Linear probing

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Linear probing is a scheme in computer programming for resolving hash collisions of values of hash functions by sequentially searching the hash table for a free location.[1]


Linear probing is accomplished using two values - one as a starting value and one as an interval between successive values in modular arithmetic. The second value, which is the same for all keys and known as the stepsize, is repeatedly added to the starting value until a free space is found, or the entire table is traversed. (In order to traverse the entire table the stepsize should be relatively prime to the arraysize, which is why the array size is often chosen to be a prime number.)

newLocation = (startingValue + stepSize) % arraySize

Given an ordinary hash function H(x), a linear probing function (H(x, i)) would be:

 H(x, i) =  (H(x) + i) \pmod n.\,

Here H(x) is the starting value, n the size of the hash table, and the stepsize is i in this case.

Often, the step size is one; that is, the array cells that are probed are consecutive in the hash table. Double hashing is a variant of the same method in which the step size is itself computed by a hash function.


This algorithm, which is used in open-addressed hash tables, provides good memory caching (if stepsize is equal to one), through good locality of reference, but also results in clustering, an unfortunately high probability that where there has been one collision there will be more. The performance of linear probing is also more sensitive to input distribution when compared to double hashing, where the stepsize is determined by another hash function applied to the value instead of a fixed stepsize as in linear probing.

Dictionary operation in constant time[edit]

Using linear probing, dictionary operation can be implemented in constant time. In other words, insert, remove and search operations can be implemented in O(1), as long as the load factor of the hash table is a constant strictly less than one.[2] This analysis makes the (unrealistic) assumption that the hash function is completely random, but can be extended also to 5-independent hash functions.[3] Weaker properties, such as universal hashing, are not strong enough to ensure the constant-time operation of linear probing,[4] but one practical method of hash function generation, tabulation hashing, again leads to a guaranteed constant expected time performance despite not being 5-independent.[5]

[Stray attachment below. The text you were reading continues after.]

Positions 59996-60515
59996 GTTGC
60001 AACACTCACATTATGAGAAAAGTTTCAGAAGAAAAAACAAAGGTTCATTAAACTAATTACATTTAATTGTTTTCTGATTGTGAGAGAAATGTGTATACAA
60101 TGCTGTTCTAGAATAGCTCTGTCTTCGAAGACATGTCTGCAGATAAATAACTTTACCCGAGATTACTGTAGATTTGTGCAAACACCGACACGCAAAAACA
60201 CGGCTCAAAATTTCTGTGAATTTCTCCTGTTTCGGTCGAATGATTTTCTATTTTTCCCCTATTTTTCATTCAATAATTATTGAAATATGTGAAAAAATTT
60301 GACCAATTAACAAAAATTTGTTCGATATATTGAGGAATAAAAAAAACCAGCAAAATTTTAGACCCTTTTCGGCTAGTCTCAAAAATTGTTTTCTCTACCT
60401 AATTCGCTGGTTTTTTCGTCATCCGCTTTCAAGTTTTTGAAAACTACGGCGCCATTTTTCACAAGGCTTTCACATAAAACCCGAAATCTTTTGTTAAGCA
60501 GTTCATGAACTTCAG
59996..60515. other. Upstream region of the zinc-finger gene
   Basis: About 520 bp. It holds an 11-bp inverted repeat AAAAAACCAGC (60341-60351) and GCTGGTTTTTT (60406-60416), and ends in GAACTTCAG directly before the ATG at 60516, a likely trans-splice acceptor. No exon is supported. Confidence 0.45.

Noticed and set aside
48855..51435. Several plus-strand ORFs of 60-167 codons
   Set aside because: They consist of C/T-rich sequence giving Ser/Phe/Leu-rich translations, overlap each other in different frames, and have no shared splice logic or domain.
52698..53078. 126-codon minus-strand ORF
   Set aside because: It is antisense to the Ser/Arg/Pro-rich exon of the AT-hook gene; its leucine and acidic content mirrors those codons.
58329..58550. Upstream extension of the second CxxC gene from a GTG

See also[edit]


  1. ^ Dale, Nell (2003). C++ Plus Data Structures. Sudbury, MA: Jones and Bartlett Computer Science. ISBN 0-7637-0481-4. 
  2. ^ Knuth, Donald (1963), Notes on "Open" Addressing 
  3. ^ Pagh, Anna; Pagh, Rasmus; Ružić, Milan (2009), "Linear probing with constant independence", SIAM Journal on Computing 39 (3): 1107–1120, doi:10.1137/070702278, MR 2538852 
  4. ^ Pătraşcu, Mihai; Thorup, Mikkel (2010), "On the k-independence required by linear probing and minwise independence", Automata, Languages and Programming, 37th International Colloquium, ICALP 2010, Bordeaux, France, July 6-10, 2010, Proceedings, Part I (PDF), Lecture Notes in Computer Science 6198, Springer, pp. 715–726, doi:10.1007/978-3-642-14165-2_60 
  5. ^ Pătraşcu, Mihai; Thorup, Mikkel (2011), "The power of simple tabulation hashing", Proceedings of the 43rd annual ACM Symposium on Theory of Computing (STOC '11), pp. 1–10, arXiv:1011.5200, doi:10.1145/1993636.1993638 

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